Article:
PRO TIP: Listen to your intro in a variety of environments and with several different devices (car stereo, headphones, in the kitchen, etc.) to hear how it will sound to your listeners.

#3. Use podsafe intro music

It's tempting to think it’s okay to use copyrighted music as long as you only use a short section or don’t make any money off your podcast.

The truth is, all copyrighted music is illegal to use on your podcast unless you get express permission from the artist and the recording label to use the track.

Royalty-free music is the best option for most podcasters, as well as creative commons music or music that is in the public domain.

Here are a few excellent podsafe music resources:


A great podcast intro goes a long way toward increasing listener engagement and is foundational to any successful podcast.

To hook your listeners, make sure to introduce yourself and your podcast and give a brief overview of the episode’s content.

Avoid long intros and make sure to state the benefit for listeners clearly, so they'll want to stick around for the whole episode!

Alban Brooke

Alban Brooke

Alban Brooke is the Head of Marketing at Buzzsprout and the co-host of Buzzcast. Have any questions about this guide? Reach out on Twitter.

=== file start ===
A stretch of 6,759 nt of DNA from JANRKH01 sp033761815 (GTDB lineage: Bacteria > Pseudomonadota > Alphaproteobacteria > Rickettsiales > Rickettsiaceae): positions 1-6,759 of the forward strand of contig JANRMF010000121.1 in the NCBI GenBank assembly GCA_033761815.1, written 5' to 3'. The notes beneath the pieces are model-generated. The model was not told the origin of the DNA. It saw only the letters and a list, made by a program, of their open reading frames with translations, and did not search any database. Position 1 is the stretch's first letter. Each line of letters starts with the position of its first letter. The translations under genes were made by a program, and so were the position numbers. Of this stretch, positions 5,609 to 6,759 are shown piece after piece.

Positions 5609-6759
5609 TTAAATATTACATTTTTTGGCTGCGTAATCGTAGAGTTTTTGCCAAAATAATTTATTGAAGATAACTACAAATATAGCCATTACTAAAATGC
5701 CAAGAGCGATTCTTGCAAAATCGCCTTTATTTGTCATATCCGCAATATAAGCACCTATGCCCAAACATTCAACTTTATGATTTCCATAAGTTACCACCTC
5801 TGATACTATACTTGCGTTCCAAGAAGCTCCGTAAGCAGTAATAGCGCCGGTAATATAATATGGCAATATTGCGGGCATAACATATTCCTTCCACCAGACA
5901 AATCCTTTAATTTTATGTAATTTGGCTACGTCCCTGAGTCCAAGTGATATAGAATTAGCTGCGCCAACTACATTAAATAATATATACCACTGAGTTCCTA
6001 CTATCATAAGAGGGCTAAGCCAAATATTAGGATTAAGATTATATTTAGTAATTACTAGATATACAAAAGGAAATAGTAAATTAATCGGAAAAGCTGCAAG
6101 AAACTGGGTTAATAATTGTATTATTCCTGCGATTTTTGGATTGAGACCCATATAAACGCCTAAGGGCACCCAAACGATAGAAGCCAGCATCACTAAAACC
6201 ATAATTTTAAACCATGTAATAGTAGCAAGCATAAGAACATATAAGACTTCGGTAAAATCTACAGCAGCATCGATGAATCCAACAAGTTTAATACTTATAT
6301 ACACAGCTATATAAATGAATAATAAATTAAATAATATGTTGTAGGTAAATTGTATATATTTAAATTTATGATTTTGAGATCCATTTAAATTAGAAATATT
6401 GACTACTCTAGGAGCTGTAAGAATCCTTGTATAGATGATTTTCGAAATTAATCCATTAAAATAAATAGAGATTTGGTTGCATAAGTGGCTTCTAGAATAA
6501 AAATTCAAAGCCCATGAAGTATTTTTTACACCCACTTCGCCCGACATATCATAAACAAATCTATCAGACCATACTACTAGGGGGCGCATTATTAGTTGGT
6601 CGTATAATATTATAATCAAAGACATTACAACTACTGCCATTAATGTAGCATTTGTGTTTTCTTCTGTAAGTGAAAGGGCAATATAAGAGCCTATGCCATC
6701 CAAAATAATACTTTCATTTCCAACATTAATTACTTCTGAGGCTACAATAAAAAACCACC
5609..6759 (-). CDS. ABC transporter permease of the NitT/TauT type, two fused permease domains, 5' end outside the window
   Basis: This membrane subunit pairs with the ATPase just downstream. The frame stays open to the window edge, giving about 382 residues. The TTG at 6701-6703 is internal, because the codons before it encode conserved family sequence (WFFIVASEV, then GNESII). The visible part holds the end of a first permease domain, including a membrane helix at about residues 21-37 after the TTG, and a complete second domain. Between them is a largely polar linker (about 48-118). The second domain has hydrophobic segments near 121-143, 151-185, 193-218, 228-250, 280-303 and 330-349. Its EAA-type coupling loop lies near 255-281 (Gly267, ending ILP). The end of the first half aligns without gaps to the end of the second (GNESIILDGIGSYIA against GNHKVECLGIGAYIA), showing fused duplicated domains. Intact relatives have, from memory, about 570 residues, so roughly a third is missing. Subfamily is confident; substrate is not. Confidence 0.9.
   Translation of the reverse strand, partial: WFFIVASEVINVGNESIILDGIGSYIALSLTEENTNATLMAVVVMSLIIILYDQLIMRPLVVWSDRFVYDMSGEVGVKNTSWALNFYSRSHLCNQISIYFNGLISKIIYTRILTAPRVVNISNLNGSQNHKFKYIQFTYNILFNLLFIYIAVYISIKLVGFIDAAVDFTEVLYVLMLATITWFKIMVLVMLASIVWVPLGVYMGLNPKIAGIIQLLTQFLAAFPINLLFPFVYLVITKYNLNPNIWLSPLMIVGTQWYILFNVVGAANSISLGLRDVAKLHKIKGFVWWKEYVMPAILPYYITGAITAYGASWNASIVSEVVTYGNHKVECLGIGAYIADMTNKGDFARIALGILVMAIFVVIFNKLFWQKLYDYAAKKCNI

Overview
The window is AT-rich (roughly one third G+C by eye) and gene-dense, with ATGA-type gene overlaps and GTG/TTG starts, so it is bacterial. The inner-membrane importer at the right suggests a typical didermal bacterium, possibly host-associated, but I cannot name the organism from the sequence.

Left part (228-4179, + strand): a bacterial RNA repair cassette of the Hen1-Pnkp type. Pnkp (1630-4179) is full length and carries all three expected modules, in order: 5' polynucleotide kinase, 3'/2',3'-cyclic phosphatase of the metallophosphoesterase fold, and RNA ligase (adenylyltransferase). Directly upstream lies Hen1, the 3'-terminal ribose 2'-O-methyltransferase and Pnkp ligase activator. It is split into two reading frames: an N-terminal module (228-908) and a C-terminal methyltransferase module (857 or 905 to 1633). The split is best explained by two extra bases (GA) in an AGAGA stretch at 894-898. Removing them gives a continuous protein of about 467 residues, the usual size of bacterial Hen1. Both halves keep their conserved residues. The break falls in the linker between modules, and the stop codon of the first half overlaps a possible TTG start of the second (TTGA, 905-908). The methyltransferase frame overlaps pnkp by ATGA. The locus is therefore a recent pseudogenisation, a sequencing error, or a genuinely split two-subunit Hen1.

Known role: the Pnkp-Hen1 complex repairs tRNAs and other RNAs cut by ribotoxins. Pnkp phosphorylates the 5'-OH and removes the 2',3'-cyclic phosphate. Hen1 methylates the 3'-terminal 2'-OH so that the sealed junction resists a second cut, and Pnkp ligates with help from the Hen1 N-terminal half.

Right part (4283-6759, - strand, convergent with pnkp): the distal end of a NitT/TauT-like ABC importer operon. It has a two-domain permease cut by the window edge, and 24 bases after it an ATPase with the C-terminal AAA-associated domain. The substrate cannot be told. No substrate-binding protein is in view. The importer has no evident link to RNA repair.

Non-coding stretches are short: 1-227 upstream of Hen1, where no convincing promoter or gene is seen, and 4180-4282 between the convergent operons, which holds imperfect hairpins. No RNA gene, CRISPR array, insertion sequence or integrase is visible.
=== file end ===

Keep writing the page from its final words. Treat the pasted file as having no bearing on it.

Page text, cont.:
Should a podcast have an intro?

Every podcast should have an intro to hook listeners and get them excited about the episode. Podcast intros also give you a place to include a call to action and make brief announcements or statements.

What should my podcast intro say?

Every podcast intro should include at least these three fundamentals:

  1. Host introduction and explanation of your podcast’s purpose
  2. Brief episode overview
  3. Clearly stated benefit to listeners

How do I introduce my first podcast?

As a rule, your first podcast intro doesn't need to be different from your later ones. You can talk more about your purpose and goals for your podcast after the intro.